That's the year Pavel Sivakov won the GC.
    Makes you wonder why Sivakov has not progressed into a GC contender. Or Tao for that matter, other than his Giro he's been fairly quiet.
    I think everyone was probably surprised by that Giro win and I'd be shocked if he ever came close to winning another one, a top ten for him in another Grand Tour would be a great result.
    Has there ever been a grand tour winner with an otherwise less impressive palmares?

    Not a dig at him, when I first signed up for the Cycling+ forum a Giro win would have you number 1 in the threads about the greatest ever male British road cyclist (probably ahead of the likes of both Millars, Elliott, Hoban etc) but I don't think he's even been on the podium in any other stage race.

    You mean other than Vindegaard himself who has only managed a single stage race victory at 2.1 level prior to his Tour win?
  • DeVlaeminckDeVlaeminck Posts: 8,072
    No Vingegaard has 3 podiums on stage races before this Tour - those are the races Wikipedia considers important enough to list on it's stage race matrix. He probably could have beaten Roglic at the Tour of Switzerland this year too.

    I missed TGHs Alpes podium as that race doesn't make wikipedia's cut.

    [Castle Donington Ladies FC - going up in '22]
  • jdee84jdee84 Posts: 246
    phreak said:

    jdee84 said:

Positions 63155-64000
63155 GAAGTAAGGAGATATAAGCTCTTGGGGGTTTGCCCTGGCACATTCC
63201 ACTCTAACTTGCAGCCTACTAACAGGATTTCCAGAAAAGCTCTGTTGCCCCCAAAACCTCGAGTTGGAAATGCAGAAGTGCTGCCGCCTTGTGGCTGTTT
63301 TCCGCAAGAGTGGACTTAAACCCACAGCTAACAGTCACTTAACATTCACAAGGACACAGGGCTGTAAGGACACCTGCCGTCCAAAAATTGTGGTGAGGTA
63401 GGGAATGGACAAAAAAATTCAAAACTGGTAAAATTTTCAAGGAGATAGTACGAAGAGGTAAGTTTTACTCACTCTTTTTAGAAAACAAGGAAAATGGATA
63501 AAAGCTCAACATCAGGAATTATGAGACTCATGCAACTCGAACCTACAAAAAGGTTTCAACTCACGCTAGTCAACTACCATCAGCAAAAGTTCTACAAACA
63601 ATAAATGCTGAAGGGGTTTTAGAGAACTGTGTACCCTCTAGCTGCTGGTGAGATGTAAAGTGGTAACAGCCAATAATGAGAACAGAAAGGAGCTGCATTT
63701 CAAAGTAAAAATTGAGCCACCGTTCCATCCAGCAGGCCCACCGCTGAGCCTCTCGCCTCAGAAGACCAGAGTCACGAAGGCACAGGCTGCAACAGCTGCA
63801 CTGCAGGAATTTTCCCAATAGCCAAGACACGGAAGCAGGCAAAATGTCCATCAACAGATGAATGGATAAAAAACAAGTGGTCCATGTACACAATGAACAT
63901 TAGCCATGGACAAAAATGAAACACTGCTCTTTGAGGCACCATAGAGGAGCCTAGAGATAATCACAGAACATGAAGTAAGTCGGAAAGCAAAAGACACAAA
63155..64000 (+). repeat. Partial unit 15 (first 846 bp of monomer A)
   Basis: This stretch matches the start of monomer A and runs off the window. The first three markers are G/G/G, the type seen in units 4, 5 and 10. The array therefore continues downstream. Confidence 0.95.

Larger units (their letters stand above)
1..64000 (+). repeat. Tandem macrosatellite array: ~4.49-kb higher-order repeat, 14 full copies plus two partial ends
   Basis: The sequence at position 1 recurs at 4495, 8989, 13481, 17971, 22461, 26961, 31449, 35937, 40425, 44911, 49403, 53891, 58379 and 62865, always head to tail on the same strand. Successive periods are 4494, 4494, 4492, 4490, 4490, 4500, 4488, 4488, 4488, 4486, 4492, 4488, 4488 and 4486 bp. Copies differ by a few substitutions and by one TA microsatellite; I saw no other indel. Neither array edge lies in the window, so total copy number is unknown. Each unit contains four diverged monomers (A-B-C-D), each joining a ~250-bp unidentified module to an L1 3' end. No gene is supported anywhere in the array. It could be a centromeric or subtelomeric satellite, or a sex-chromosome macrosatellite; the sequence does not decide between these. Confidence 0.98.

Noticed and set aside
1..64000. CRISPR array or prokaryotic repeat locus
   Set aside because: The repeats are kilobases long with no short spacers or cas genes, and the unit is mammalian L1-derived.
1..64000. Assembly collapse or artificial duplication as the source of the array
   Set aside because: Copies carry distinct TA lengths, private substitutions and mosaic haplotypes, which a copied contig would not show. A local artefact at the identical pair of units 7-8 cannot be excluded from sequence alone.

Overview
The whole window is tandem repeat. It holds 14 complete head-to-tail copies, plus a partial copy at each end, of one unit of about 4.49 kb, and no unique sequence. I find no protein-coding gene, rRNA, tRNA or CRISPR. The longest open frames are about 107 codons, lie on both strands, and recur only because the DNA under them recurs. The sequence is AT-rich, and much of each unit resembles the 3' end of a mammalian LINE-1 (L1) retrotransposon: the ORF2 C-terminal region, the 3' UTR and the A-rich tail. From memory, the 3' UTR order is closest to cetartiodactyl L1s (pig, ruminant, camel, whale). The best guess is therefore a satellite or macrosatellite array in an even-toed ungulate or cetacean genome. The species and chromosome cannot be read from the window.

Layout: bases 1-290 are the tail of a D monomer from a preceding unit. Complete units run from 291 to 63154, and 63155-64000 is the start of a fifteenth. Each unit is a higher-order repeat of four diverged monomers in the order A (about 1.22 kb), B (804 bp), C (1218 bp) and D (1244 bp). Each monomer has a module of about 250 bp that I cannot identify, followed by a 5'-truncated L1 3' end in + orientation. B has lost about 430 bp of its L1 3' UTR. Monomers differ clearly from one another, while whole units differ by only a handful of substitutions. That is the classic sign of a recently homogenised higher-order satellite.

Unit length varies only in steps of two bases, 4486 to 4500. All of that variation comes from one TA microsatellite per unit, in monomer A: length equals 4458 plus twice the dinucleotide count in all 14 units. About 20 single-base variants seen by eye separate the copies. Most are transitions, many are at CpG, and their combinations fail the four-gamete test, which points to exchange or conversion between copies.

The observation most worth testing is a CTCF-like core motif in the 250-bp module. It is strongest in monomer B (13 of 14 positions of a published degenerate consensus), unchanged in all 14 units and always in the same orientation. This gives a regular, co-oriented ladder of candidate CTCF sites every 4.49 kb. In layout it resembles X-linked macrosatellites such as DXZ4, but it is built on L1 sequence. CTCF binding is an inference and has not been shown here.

roscoe said:

    How quickly you all forget his prologue win at the 2018 Giro della Valle d'Aosta - nobody puts 10 seconds into Stefan de Bod without being pretty special...

    He obviously went too deep with that effort, as he DNF'd the first road stage!

    He hit my radar when he won the penultimate stage of the 2019 Tour of Poland, taking the leader's jersey.
    He blew up the next day and rolled home 14 minutes down.
    That's the year Pavel Sivakov won the GC.
    Makes you wonder why Sivakov has not progressed into a GC contender. Or Tao for that matter, other than his Giro he's been fairly quiet.
    I think everyone was probably surprised by that Giro win and I'd be shocked if he ever came close to winning another one, a top ten for him in another Grand Tour would be a great result.
    Has there ever been a grand tour winner with an otherwise less impressive palmares?

    Not a dig at him, when I first signed up for the Cycling+ forum a Giro win would have you number 1 in the threads about the greatest ever male British road cyclist (probably ahead of the likes of both Millars, Elliott, Hoban etc) but I don't think he's even been on the podium in any other stage race.

    You mean other than Vindegaard himself who has only managed a single stage race victory at 2.1 level prior to his Tour win?
    Tao GH has essentially been a professional for 9 years, Vingegaard had a full time day job up until 5 years ago.

    Tao GH won a Giro in October against a weaker field of GC contenders who couldn't time trial at all, albeit he won two Mountain Stages and finished 2nd in a preparatory race in the Alps the year before.

    Vingegaard finished 2nd in the tour the year before he won it, which is arguably a better achievement than winning that edition of the Giro.